After the adhesive has been applied to the paper strip P, the paper strip passes through an IR paper dryer 64 downstream of the adhesive applicator assembly 54 and upstream of the garniture 44 of the cigarette maker 40. After passing through the dryer 64, the paper strip P with the cross-directional bands 30 on one surface thereof travels via another arrangement of rollers 66 to the garniture 44 where it is formed about a tobacco rod and bonded along an overlapping longitudinal seam formed by the longitudinal side edges of the paper strip P. The adhesive and paper strip P are dried sufficiently in the IR paper dryer 64 and during passage over the roller arrangement 66 so that the paper with the spaced, cross-directional adhesive bands 30 applied to it does not tear when it is wrapped about the tobacco rod in the garniture 44.

It will be appreciated by those skilled in the cigarette making art that the adhesive applicator apparatus 50 shown in FIG. 2 will cause the adhesive bands 30 to be applied to the inside surface of the paper cigarette wrapper, i.e., the surface confronting the tobacco rod, as is preferred. However, it will also be appreciated that the adhesive applicator apparatus 50 can be arranged on the maker 40 so that the adhesive bands 30 will be applied to the outside surface of the paper cigarette wrapper if that is desired.

According to the method of the invention, longitudinally spaced, cross-directional bands of an adhesive are applied in line to a paper cigarette wrapper at a location between the paper bobbin and the garniture of a cigarette maker. The bands may be applied by rollers of an adhesive applicator apparatus as described above or may be applied by any other suitable process.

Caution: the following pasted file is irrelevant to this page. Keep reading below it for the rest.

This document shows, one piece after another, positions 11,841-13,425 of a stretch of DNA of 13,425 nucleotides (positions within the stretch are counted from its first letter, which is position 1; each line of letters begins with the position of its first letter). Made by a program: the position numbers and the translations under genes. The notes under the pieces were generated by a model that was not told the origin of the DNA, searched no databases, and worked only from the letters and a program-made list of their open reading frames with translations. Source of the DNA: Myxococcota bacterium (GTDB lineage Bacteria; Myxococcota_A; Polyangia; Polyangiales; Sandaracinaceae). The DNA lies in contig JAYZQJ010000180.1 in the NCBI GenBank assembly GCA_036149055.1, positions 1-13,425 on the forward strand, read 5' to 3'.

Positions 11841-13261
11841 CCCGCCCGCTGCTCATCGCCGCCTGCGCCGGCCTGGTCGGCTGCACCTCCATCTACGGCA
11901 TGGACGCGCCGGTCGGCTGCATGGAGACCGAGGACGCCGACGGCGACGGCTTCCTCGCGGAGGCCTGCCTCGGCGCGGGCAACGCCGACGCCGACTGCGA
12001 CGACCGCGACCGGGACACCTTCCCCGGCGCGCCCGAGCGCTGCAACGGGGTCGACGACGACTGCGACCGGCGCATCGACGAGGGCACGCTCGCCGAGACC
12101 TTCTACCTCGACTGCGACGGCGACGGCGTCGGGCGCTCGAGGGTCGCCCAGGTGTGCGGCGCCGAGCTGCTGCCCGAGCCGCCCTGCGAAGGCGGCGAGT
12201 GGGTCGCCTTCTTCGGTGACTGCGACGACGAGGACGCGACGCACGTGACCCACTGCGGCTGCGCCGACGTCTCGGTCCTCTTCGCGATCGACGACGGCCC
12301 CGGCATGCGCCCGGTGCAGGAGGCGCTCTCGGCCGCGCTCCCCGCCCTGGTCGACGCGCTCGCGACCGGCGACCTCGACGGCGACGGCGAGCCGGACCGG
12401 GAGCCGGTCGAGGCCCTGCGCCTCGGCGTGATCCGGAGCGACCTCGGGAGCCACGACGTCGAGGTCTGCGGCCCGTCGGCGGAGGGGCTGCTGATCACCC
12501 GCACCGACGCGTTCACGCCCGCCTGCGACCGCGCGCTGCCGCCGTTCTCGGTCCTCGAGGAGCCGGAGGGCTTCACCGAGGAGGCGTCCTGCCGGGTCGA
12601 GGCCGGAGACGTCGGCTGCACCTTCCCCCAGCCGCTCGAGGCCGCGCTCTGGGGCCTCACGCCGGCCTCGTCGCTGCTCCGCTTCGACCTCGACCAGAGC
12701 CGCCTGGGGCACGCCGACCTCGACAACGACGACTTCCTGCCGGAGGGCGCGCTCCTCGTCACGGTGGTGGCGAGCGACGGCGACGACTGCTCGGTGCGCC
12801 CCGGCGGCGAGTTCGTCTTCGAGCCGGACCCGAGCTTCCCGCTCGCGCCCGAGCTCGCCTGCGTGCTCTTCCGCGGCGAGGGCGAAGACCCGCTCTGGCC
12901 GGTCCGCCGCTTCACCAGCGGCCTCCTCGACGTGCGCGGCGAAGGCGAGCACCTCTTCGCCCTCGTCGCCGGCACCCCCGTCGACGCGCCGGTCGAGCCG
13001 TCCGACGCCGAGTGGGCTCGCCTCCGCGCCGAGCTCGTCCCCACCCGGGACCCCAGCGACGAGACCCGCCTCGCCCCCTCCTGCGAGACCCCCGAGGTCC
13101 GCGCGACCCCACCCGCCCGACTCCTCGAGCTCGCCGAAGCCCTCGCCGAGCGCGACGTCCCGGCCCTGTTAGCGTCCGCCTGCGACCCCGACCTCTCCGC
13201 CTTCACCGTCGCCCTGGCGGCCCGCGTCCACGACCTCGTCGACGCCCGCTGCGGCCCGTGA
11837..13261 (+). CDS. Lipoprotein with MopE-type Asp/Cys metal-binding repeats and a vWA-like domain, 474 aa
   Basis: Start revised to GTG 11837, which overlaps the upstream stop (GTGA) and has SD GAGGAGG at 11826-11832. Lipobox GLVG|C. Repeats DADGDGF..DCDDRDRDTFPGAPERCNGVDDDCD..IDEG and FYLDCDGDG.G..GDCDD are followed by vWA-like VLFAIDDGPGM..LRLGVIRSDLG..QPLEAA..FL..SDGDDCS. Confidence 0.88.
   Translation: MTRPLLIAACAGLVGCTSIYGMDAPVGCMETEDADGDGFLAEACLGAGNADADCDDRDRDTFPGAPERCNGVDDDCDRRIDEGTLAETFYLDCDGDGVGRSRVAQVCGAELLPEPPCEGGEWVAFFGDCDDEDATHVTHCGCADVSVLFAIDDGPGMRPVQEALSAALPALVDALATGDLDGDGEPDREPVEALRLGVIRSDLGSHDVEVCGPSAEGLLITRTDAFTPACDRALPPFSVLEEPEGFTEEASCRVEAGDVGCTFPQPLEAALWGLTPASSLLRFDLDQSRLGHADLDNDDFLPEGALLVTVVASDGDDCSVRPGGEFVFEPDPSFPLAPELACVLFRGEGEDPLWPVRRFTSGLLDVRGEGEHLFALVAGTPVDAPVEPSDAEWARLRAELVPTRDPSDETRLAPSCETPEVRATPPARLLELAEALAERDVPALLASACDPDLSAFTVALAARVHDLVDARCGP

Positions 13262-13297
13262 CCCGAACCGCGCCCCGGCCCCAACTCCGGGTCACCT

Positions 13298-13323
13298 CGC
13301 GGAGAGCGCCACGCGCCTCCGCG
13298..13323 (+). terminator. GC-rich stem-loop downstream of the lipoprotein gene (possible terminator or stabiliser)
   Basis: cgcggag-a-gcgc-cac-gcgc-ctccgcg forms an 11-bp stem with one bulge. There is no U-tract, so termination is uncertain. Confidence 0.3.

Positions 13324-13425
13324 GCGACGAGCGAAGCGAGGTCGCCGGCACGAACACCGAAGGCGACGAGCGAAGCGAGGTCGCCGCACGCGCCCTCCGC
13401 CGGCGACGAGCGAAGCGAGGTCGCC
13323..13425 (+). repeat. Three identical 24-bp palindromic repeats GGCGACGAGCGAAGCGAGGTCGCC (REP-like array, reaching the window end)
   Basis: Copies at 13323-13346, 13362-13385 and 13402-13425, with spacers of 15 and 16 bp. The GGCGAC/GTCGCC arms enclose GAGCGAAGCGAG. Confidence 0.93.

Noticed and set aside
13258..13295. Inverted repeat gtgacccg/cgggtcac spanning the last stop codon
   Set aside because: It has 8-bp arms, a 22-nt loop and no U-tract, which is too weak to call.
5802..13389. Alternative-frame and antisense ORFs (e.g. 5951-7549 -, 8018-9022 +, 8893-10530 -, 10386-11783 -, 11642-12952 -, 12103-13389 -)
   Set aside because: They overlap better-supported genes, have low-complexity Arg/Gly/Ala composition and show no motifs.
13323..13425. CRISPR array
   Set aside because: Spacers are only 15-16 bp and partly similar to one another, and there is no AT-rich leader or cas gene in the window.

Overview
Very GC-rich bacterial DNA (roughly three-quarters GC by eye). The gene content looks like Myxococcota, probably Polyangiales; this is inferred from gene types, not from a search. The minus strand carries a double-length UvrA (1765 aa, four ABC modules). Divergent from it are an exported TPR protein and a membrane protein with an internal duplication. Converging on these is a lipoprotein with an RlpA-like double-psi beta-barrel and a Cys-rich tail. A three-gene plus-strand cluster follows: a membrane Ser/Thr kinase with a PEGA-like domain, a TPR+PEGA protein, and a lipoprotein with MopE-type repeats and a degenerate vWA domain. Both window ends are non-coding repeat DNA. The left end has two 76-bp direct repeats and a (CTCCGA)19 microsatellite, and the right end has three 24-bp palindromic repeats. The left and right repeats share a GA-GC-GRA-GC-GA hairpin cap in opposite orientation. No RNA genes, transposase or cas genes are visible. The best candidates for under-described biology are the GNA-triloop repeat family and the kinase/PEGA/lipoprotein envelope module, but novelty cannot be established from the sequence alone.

Although certain presently preferred embodiments of the invention have been specifically described herein, it will be apparent to those skilled in the art to which the invention pertains that variations and modifications of the various embodiments shown and described herein may be at made without departing from the spirit and scope of the invention. Accordingly, it is intended that the invention be limited only to the extent required by the appended claims and the applicable rules of law.

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Classifications
U.S. Classification131/60, 131/67, 131/68, 131/69
International ClassificationA24D1/02, A24C5/00, A24C5/24
Cooperative ClassificationA24C5/005, A24C5/24, A24D1/025
European ClassificationA24C5/24, A24C5/00P, A24D1/02B